“What no eye has seen, nor ear heard, nor the human heart conceived what God has prepared for those who love him” — these things God has revealed to us through the Spirit; for the Spirit searches everything, even the depths of God. For what human being knows what is truly human except the human spirit that is within? — St. Paul’s First Letter to the Corinthians, 2:9-12
HAVE you had a word lately with the Holy Spirit?
Tomorrow, the Catholic Church and several other Trinitarian faiths celebrate the Descent of the Third Person of the Blessed Trinity on the Apostles, depicted in Scripture and religious images as flames on their heads and the ability to speak in different languages. Other representations of the Spirit include the dove, clouds, light and wind.
Being a spirit, in fact, the Holy Ghost isn’t supposed to be visible or tangible. While apparitions of Jesus and Mary abound through the centuries, after Pentecost there have been no physical events believed to manifest the Spirit.
Yet after Christ returned to His Father in heaven, as celebrated last Ascension Sunday, it is the Paraclete Who is the Person of God most present in the world. Yet most of the faithful, including many in the consecrated life and perhaps even saints, probably don’t really sense that presence.
So how can a Being we can’t even imagine — as we can Jesus, Mary, and even God the Father — be present and manifest to us? And how, as this article’s headline proclaims, can the Third Person be our closest friend? Is the Spirit even there?
To resolve those questions, let’s assume No is the answer to all three (as we did in the April 25 article, “What if there were no Resurrection?”). Suppose the Holy Ghost isn’t present, nor our friend, and does not even exist.
So on Pentecost Sunday, what was it that gave the Apostles and other disciples, saddened and subdued after Jesus left the world for heaven, unheard-of confidence and zeal to proclaim the Gospel? How did that transformation of the first Christians, suddenly brimming with unprecedented faith and courage, come about?
Non-believers may dismiss the Pentecost story, the Acts of the Apostles where it appears, and much if not all of the Holy Bible as fiction. Still, the fact remains that a handful of Jews under Roman rule, none of them possessing immense wealth, stature, power, learning and brilliance, started and spread across the vast Roman Empire a new faith after their preacher died, purportedly lived again, but eventually left the scene. What inspired this phenomenon?
Trinitarian Christians believe and preach that God, through the Holy Spirit, not only spurs the faithful to have faith, but also to see and understand His Revelation of Himself and His Truth and Will.
Thus, when the Apostle Peter told Jesus in the Gospel of Saint Matthew, “You are the Messiah, the Son of the living God,” our Lord replied: “Blessed are you, Simon son of Jonah! For flesh and blood has not revealed this to you, but my Father in heaven.” God’s action enabled Peter to recognize Jesus as the Christ.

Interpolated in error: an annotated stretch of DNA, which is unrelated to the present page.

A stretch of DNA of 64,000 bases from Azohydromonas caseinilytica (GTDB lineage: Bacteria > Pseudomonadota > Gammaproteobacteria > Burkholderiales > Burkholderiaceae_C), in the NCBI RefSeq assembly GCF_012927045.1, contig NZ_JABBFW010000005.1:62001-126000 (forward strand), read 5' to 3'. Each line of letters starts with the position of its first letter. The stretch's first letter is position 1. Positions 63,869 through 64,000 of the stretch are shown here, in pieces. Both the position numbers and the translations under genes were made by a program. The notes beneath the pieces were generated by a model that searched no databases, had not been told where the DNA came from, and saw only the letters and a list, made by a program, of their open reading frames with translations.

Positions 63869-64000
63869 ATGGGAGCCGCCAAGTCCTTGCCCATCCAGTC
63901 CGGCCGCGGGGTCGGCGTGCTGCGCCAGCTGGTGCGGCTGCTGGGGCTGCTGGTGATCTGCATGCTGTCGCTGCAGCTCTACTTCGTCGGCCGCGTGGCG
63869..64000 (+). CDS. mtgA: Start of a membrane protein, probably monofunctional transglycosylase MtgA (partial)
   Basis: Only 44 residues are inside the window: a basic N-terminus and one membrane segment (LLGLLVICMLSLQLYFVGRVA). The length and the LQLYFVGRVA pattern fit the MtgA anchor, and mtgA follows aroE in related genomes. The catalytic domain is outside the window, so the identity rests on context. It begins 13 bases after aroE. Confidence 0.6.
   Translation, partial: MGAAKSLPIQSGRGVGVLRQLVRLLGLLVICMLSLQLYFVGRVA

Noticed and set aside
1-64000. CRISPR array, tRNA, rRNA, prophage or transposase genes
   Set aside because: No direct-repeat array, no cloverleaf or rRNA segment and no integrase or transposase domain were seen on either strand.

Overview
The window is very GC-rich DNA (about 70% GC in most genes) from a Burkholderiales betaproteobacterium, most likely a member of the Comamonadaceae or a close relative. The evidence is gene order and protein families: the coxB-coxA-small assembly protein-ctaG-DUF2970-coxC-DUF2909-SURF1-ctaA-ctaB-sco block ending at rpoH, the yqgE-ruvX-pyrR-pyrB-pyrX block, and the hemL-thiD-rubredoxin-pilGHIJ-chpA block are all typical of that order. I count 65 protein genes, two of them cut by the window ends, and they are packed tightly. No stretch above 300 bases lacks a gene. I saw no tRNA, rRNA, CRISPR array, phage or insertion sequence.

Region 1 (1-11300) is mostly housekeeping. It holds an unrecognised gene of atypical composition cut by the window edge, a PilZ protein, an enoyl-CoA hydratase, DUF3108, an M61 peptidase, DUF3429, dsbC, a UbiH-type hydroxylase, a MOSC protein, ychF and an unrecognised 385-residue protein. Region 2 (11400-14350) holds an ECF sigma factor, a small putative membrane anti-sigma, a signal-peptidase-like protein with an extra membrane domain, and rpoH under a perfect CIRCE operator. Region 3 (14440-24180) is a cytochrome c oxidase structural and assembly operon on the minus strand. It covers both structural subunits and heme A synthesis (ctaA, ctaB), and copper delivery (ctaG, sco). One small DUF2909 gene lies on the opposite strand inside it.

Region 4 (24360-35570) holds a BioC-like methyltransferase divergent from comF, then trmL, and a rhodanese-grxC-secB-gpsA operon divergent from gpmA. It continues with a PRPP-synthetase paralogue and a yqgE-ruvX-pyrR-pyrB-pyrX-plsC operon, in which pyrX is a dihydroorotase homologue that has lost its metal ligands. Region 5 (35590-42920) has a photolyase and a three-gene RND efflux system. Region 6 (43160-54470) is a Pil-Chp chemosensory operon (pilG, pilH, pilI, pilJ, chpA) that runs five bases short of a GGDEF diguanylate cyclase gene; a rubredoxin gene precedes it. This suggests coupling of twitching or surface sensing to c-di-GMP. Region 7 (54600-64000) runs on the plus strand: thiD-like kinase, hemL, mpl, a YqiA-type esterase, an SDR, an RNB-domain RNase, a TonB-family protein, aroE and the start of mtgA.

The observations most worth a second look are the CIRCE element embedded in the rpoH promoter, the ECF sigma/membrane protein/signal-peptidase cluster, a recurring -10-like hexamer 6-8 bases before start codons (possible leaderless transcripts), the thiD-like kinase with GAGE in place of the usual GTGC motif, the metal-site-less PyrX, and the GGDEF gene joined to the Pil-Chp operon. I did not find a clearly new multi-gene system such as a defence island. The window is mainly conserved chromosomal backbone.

In his First Letter to the Corinthians quoted above, the Apostle Paul declared God’s Holy Spirit as enabling the faithful to see divine truth. As the man credited with establishing the foundations of Christian theology argued, we human beings cannot on our own see God and comprehend His nature. Only God’s Spirit can show Him to us.
Okay, so not only do we need God to reveal Himself for us to see and understand Him. We need His Holy Spirit to enlighten our minds and hearts for us to see and feel what the Lord is imparting to us.
And that’s because Divine Truth isn’t just some ideas expressed in words for the mind to absorb. In fact, God and His Truth and Will ultimately speak to the heart and give direction to the soul.
Like God telling Noah to build the ark before the great flood, or leading Abraham to a new homeland where God will bring forth His Chosen People from his loins. Fast-forward to the New Testament: Jesus calling the Apostles to spread the Gospel, and turning St. Paul from persecuting Christians to proselytizing them.
And the greatest response to God’s call from a purely human being: Mary’s assent to become the Mother of the Son of God, from conception to crucifixion and resurrection.
In sum, the reality of God goes beyond theological concepts and even prayerful devotions, to a fullness of a human being’s lifelong relationship with and response to the Lord’s revelation of Himself to him or her.
Now that demands more than just a bright mind figuring out lines from Scripture. All of a person’s humanity and life, every corner of his existence and consciousness, comes into play in encountering, comprehending, appreciating, and responding to God.
Now we know why we need the Holy Spirit’s help. Only the Creator knows us and our invididual beings and lives in their fullness, even things we ourselves don’t see or don’t want to see. So we need His Spirit for the totality of our being and life to meet God and move forward with Him.
Which brings us back to this article’s headline: Knowing us in full and able to penetrate our inmost being, even parts we can’t see or reach, the Holy Ghost can be our closest friend if we open our entire person, body, soul, heart and mind, to His inspiration, as many troubled men and women have done on the road to liberation.
From the great waywards-turned-saints like Augustine, Francis of Assisi, and Ignatius of Loyola, to countless killers, thieves, addicts, drunkards, and other vice-ridden souls rid of their vices, the Spirit has worked His transformative power. We just have to open ourselves to His wind, cloud, fire and flutter.